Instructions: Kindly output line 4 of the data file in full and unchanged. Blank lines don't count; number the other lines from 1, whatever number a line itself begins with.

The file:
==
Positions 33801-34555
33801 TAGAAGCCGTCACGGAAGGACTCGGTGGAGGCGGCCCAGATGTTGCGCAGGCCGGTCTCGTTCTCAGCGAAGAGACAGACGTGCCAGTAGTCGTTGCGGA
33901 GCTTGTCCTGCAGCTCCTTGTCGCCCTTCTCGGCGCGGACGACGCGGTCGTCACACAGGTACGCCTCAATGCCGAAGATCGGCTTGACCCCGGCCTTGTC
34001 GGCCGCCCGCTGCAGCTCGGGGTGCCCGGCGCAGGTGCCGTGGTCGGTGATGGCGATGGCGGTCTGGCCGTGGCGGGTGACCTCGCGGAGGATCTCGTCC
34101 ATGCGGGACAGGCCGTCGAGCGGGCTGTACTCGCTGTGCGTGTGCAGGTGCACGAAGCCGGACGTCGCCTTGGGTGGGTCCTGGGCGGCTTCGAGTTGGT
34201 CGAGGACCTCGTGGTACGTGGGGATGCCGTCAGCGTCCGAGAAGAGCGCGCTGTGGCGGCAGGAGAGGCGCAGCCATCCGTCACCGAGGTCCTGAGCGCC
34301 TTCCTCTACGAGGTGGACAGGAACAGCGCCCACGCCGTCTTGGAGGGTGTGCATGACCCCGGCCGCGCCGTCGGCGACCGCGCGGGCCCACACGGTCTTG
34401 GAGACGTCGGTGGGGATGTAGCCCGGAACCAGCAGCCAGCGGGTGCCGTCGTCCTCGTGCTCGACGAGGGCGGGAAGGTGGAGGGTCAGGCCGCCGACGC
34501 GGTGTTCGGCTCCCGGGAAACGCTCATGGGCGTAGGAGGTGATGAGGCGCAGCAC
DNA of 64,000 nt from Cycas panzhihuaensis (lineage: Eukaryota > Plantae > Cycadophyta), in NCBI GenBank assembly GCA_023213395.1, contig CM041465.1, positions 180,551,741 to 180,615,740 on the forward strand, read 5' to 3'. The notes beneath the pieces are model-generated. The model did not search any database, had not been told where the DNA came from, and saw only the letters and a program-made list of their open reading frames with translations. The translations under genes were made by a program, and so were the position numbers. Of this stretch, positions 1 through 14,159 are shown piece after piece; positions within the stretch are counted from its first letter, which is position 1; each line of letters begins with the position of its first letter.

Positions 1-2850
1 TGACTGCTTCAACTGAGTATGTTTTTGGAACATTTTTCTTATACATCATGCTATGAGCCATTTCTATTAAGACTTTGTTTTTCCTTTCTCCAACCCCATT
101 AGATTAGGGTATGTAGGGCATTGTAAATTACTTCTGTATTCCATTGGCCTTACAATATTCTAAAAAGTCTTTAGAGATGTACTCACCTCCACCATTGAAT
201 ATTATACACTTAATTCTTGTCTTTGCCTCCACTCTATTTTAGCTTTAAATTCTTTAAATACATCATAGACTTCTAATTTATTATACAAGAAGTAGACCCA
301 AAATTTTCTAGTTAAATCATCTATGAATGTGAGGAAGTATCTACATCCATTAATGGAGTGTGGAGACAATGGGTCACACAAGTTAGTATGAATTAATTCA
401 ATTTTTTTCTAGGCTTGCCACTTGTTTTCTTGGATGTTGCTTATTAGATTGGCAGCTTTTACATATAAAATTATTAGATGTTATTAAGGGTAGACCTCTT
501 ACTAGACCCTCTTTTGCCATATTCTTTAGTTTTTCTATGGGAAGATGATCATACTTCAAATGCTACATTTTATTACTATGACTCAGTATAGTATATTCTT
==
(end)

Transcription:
34001 GGCCGCCCGCTGCAGCTCGGGGTGCCCGGCGCAGGTGCCGTGGTCGGTGATGGCGATGGCGGTCTGGCCGTGGCGGGTGACCTCGCGGAGGATCTCGTCC